The lid lock assembly is a safety device that senses if the washer lid is shut and locks the lid shut during the spin cycle. The lid lock switch shuts off the washer motor if the lid is lifted during agitation. If the lid lock fails to detect that the lid is shut or fails to lock the lid during the spin cycle, replace the lid lock assembly.

How to replace a laundry center washer lid lock switch

If your laundry center washer fills with water but won't agitate, the lid lock switch could be to blame. This repair guide and video show how to replace a laundry center lid lock switch in just 15 minutes.

Repair difficulty
Time required
 15 minutes or less
Read more
Replace the laundry center washer timer

Replace the laundry center washer timer

The washer timer controls the washer components. Also called a cycle selector, the timer has a motor that advances the internal cams inside the timer body. The cams open and close electrical contacts to energize and de-energize components during the wash cycle. A control knob on the stem of the timer lets you select cycles on the timer. If the timer motor doesn-t advance or the contacts are defective in the timer, replace the timer.

July 1, 2015
By Lyle Weischwill
How to replace a laundry center washer timer

If your laundry center washer won't advance through the fill, wash, drain or spin cycles, the washer timer could be the problem. This repair guide and video show how to replace a laundry center washer timer in 6-quick steps.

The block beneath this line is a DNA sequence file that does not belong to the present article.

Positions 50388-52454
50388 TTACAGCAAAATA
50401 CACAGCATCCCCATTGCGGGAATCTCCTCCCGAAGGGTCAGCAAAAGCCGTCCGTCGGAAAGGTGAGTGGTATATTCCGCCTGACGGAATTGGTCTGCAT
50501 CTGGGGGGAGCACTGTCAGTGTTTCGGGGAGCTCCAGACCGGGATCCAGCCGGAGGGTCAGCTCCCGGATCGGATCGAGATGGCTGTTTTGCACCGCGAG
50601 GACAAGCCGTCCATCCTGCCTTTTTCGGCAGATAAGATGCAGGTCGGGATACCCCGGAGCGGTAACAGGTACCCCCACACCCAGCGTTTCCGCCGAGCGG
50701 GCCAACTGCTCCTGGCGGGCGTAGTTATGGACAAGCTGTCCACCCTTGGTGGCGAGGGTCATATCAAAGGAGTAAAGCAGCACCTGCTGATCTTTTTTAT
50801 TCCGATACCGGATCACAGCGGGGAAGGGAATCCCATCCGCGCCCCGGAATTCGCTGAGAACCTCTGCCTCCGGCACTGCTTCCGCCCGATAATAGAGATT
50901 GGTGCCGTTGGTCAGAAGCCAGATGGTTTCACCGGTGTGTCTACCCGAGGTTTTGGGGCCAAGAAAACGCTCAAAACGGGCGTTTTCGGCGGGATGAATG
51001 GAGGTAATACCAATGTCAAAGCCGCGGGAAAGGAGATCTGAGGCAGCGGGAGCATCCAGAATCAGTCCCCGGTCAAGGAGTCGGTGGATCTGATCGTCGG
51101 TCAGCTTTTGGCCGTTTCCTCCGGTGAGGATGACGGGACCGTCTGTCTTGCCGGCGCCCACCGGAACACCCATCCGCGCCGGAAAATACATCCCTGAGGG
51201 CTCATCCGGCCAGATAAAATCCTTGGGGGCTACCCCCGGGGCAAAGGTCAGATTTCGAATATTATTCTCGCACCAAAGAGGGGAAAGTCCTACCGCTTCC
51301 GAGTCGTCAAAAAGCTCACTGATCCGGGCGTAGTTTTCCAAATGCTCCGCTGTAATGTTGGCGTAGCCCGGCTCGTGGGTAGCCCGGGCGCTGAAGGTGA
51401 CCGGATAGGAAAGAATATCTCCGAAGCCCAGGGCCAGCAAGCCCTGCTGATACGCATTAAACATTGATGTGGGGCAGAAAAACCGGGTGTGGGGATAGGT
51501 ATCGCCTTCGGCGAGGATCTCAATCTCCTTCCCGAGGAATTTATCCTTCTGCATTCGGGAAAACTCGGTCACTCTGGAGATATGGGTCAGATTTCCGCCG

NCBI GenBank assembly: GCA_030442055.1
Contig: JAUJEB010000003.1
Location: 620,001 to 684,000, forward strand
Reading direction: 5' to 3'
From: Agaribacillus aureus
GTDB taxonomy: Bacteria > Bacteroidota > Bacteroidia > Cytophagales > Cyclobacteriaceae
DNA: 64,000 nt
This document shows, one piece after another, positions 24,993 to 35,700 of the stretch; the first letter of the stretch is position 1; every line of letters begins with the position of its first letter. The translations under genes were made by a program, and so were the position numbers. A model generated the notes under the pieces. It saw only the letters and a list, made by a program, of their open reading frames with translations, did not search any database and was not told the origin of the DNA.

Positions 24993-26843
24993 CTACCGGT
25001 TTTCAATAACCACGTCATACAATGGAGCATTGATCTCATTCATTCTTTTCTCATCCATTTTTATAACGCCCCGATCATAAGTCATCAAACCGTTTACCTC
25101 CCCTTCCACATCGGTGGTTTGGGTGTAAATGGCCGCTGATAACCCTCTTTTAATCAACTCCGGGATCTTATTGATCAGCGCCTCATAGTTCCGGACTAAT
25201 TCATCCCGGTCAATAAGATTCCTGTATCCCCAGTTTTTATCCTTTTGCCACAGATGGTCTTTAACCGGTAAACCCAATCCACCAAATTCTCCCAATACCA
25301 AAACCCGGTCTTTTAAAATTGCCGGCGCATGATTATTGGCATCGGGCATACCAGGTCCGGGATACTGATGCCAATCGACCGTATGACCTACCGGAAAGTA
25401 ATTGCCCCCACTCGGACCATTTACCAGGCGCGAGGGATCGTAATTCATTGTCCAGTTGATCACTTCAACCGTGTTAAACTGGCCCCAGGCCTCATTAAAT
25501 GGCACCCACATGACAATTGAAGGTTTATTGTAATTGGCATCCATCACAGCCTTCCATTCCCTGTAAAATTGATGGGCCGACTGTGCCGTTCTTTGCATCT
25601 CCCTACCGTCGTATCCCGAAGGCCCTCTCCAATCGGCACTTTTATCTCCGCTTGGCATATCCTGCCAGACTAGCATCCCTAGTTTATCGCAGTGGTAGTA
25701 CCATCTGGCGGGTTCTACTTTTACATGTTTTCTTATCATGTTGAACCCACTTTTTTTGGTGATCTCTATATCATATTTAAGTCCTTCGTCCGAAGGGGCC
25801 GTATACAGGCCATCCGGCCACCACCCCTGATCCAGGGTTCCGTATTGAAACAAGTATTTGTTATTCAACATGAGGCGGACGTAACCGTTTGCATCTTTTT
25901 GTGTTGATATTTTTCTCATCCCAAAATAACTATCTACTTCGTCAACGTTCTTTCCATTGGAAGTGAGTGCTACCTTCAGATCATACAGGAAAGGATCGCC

Repair difficulty
Time required
 30 minutes or less
Read more

Symptoms common to all laundry centers

Choose a symptom to see related laundry center repairs.

Main causes: door not fully shut, bad door switch, faulty push-to-start switch, wiring failure, bad drive motor, blown fuse, control failure
Main causes: unbalanced load, broken suspension springs or shocks, worn snubber ring
Main causes: blocked exhaust vent, clogged lint screen, bad timer, moisture sensing problems, weak gas valve coils, bad heating element
Main causes: lack of water supply, failed lid switch or lid lock, bad water level pressure switch, control system failure, bad water valve
Main causes: clogged drain system, blocked drain hose, bad drain pump
Main causes: bad lid switch or lid lock, drive motor failure, broken motor coupler, bad timer, faulty electronic control board
Main causes: broken dryer drive belt, weak drive motor, binding drum seals
Main causes: broken lid switch or lid lock, faulty drive motor, drain system problem, broken drive system components
Main causes: control system failure, broken heating element, bad gas valve coils, gas supply failure, voltage supply problem, blown fuse

Repair guides common to all laundry centers

These step-by-step repair guides will help you safely fix what’s broken on your laundry center.

How to replace a laundry center washer drain pump

If the washer won’t drain because the drain pump failed, follow the steps in this repair guide to replace it.

Repair difficulty
Time required
 15 minutes or less
How to replace a laundry center washer lid lock switch

If the washer fills but won’t start the agitation cycle, the lid lock switch could be defective.

Repair difficulty
Time required
 15 minutes or less
How to replace a laundry center washer snubber ring

If the washer tub bangs the cabinet during the spin cycle even though the load is balanced, you might need to replace the snubber ring in the base of the washer.

Repair difficulty
Time required
 30 minutes or less

Articles and videos common to all laundry centers

Use the advice and tips in these articles and videos to get the most out of your laundry center.

December 16, 2015

Using a wiring schematic to trace a current video

By Sears PartsDirect staff

Find out what’s wrong with your appliance by following a circuit.

December 9, 2015

How to read a wiring schematic video

By Sears PartsDirect staff

Learn how to decipher symbols so you can buy the right part for your problem.

December 2, 2015

Wiring schematic symbols explained video

By Sears PartsDirect staff

Learn some of the most common symbols found in a wiring diagram and what they mean.